Policymakers also should prohibit all people convicted of hate crimes from having guns. While a felony conviction prohibits gun possession under federal law, a hate crime misdemeanor conviction does not. Latinos in the U.S. have historically been affected by discriminatory policies and attitudes, and have been victimized by hate-motivated violence. Research analyzed by Everytown found that an increase in Hispanic immigration in recent years has also been associated with an increase in anti-Hispanic hate crimes. Between 2011 and 2015, Hispanic people experienced a higher rate of violent hate crime victimization than both white and Black people. In recent years some of the nation’s deadliest mass shootings have occurred in the heart of Latino communities, including El Paso, Las Vegas, Orlando, and Parkland.
Lastly, passing an extreme risk law –– which Nevada passed in 2019 –– allows family members and law enforcement to ask a judge for an order to temporarily remove guns from a person who poses a serious risk of injuring others (or themselves) with a gun. Extreme risk laws are one of the most powerful tools for preventing mass shootings, school shootings, and firearm suicides.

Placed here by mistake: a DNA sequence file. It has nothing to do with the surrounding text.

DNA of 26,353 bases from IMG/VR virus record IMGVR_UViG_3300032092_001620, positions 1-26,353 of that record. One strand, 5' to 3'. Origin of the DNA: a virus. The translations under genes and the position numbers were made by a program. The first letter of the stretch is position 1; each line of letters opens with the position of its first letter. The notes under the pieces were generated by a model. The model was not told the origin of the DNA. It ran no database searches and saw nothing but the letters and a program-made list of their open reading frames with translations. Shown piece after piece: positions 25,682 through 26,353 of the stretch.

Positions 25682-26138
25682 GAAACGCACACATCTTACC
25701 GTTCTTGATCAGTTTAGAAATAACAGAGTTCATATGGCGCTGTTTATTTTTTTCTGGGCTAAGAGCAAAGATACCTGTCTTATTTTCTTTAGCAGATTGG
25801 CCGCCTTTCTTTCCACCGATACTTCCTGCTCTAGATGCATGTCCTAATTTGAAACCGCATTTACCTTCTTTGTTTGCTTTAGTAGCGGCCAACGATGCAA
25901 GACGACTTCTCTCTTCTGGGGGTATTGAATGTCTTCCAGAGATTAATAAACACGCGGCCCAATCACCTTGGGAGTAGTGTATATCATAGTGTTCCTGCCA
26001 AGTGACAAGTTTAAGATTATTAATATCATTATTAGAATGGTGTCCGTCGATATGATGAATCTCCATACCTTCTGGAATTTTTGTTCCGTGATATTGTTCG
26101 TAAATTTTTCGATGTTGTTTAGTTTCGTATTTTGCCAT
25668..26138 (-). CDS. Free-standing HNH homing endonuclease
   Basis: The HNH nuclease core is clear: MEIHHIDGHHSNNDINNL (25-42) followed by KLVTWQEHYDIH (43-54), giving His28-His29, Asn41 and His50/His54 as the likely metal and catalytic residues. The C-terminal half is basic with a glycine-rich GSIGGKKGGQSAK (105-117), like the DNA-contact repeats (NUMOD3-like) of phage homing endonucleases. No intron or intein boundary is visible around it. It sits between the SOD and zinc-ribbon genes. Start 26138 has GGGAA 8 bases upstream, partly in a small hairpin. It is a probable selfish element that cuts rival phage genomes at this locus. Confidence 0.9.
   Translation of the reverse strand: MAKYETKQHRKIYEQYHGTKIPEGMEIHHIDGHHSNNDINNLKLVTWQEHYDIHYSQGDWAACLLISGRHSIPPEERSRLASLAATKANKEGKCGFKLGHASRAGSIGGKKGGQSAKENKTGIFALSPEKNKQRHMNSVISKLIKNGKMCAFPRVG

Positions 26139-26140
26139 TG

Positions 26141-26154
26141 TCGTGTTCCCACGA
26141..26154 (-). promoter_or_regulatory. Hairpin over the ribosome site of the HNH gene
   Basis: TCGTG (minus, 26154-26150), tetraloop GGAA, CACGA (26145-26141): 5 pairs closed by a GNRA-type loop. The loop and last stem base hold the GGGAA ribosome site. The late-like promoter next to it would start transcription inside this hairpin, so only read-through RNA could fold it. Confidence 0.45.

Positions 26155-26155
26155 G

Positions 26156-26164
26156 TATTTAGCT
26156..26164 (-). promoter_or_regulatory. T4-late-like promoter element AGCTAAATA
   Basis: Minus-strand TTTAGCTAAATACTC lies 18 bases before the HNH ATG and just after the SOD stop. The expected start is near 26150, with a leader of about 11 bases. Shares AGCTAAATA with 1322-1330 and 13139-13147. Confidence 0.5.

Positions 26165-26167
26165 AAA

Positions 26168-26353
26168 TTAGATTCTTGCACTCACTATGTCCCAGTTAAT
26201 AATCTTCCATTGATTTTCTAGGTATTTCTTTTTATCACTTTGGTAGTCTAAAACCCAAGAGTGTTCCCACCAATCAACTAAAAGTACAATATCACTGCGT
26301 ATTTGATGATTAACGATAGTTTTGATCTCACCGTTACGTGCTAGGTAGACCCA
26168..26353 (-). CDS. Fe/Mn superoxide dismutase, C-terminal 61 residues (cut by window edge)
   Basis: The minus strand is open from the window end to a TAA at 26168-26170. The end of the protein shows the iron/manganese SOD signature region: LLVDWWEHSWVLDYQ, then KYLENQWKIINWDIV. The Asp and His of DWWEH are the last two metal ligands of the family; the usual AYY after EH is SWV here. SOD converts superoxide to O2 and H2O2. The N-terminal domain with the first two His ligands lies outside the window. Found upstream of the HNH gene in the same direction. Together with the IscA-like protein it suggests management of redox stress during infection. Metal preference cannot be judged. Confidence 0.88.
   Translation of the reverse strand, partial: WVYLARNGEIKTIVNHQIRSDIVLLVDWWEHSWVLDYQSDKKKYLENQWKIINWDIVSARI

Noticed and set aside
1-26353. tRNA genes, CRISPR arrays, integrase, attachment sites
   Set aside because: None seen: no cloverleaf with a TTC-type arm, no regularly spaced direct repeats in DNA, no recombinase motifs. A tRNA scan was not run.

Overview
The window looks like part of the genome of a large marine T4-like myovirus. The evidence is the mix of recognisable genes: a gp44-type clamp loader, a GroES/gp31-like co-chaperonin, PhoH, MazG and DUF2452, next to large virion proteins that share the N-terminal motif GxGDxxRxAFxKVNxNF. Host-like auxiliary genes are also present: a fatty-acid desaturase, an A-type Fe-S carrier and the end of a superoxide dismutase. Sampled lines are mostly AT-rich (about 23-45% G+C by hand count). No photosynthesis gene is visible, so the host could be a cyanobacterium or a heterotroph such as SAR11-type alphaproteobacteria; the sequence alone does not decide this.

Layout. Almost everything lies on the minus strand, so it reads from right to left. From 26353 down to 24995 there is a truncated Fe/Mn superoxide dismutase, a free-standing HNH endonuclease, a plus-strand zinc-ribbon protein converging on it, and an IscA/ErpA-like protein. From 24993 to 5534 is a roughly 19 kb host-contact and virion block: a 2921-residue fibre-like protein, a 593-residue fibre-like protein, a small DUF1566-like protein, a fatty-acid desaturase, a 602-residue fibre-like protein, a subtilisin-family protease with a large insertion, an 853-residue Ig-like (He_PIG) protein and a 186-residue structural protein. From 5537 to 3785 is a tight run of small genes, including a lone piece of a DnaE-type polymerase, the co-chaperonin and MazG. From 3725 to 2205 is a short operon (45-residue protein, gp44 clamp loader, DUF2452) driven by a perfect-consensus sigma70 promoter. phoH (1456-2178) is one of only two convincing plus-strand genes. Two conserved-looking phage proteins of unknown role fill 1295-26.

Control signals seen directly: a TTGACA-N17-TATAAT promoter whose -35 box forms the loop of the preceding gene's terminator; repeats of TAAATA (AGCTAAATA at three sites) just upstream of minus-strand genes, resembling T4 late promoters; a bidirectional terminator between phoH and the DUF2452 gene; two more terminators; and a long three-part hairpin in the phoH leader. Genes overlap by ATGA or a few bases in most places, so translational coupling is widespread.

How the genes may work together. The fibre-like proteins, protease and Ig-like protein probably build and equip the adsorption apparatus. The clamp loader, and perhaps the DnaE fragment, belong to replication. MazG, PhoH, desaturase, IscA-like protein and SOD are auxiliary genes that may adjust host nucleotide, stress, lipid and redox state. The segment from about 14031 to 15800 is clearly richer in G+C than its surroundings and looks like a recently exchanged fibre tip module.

Sharing my story isn’t easy. But as a Latina woman in America, I feel a sense of urgency to do so because I know that my community is hurting. We have a responsibility to take care of our Latino population. During this year’s Latino Heritage Month, we are demanding that our state and local leaders recognize the disproportionate impact gun violence has on Latinos and work to help end this type of violence in our communities. This crisis demands action.
Linda Cavazos is a volunteer with the Nevada chapter of Moms Demand Action and a survivor fellow with the Everytown Survivor Network. On September 21, 1980, Linda’s younger brother, Louie Pacheco, took his own life with a gun that did not belong to him in Mesa, Arizona. Linda is also a trustee with the Clark County School District.